“To see someone go through it the way he did was really inspirational,” said Katie Jerdee, 22, a stroke survivor and soccer player at Northeastern University. “People could see it happens to young people and they can overcome it and they can return to what they were doing before,” added Jerdee, who raised $10,000 for stroke awareness running two Boston Marathons on Tedy’s Team.

The 36-year-old linebacker announced his retirement yesterday, after 13 seasons with the Patriots [team stats]. Bruschi suffered a stroke in February 2005 and went on to play four more seasons and to champion the cause of stroke awareness through legislative lobbying, public service campaigns and a book, “Never Give Up.”
(Image from Flickr)

Tuesday, September 15, 2009

Despite some progress, disparities remain

This article by Reuters Health illustrates how strokes can impact. Despite age or race, this problem impacts us all, and we're all better off if we all work to reduce stroke risks:

Strokes in young blacks drain South Carolina's pocket:

In South Carolina, African Americans suffer strokes at younger ages and have worse outcomes than Caucasians, Dr. Wayne Feng and colleagues report in the latest issue of the medical journal Stroke.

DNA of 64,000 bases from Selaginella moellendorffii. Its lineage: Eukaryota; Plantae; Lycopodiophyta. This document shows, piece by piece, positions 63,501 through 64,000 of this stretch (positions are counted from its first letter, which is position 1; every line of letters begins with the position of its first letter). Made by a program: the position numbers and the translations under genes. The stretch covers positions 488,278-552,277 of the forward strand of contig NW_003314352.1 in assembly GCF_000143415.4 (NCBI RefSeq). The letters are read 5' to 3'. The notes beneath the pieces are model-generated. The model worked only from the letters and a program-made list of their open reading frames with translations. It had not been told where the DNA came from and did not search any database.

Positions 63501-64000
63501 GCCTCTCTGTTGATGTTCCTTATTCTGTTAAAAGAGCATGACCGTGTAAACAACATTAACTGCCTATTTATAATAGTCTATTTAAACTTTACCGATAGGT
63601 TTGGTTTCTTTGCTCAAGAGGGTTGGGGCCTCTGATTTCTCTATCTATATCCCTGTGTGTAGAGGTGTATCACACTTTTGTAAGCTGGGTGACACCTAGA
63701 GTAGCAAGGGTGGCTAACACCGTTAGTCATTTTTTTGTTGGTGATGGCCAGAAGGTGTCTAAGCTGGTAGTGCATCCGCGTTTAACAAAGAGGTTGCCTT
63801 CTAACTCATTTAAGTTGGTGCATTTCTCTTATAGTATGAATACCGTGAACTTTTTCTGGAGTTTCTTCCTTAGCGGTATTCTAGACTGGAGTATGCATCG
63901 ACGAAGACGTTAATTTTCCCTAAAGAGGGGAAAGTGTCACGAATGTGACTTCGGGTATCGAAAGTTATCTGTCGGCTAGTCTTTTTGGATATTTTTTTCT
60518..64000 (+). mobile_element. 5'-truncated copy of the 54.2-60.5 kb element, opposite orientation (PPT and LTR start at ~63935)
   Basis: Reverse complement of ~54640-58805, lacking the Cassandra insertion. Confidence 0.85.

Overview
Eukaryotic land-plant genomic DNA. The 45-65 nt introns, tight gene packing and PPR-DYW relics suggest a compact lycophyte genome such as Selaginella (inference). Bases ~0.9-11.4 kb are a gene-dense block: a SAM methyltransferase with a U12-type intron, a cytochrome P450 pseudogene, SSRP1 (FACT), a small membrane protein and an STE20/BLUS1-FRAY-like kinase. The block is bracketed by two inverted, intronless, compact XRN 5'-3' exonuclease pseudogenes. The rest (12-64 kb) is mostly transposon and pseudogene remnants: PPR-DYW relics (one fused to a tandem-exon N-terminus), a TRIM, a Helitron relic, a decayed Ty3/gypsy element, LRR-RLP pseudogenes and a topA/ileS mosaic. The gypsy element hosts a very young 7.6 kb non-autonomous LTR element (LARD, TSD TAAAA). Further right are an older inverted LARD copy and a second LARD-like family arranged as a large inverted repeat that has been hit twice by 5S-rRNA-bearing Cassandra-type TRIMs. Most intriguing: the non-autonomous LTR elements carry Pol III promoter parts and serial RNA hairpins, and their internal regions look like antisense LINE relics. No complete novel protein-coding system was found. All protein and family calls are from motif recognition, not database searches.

They point out that in their state, lifetime costs for strokes that occurred in 2006 alone, including lost earnings, are likely to total $1.92 billion.

The persistent racial disparities in stroke "result in significant economic consequences to the state, particularly among younger patients," the researchers conclude.

Friday, September 11, 2009

Stroke survivors - watch out for falls

A recent study warns of the risk of falls - Stroke doubles risk of hip, thigh fractures:

The study compared 6,763 people in the Netherlands who had fractures of the hip and/or femur with a group of 26,341 people matched for age, gender and location who had no such fractures. The overall risk of fractures was 1.96 times higher for all stroke survivors and 2.12 times higher among women who had strokes.

The youngest stroke survivors, those 70 or younger, had the highest risk: 5.12 times normal, the researchers found.

The study was not designed to give information about the reasons for the age difference, but "we believe that in elderly patients, the relative contribution of risk factors other than stroke is higher," [lead study author Frank de] Vries said.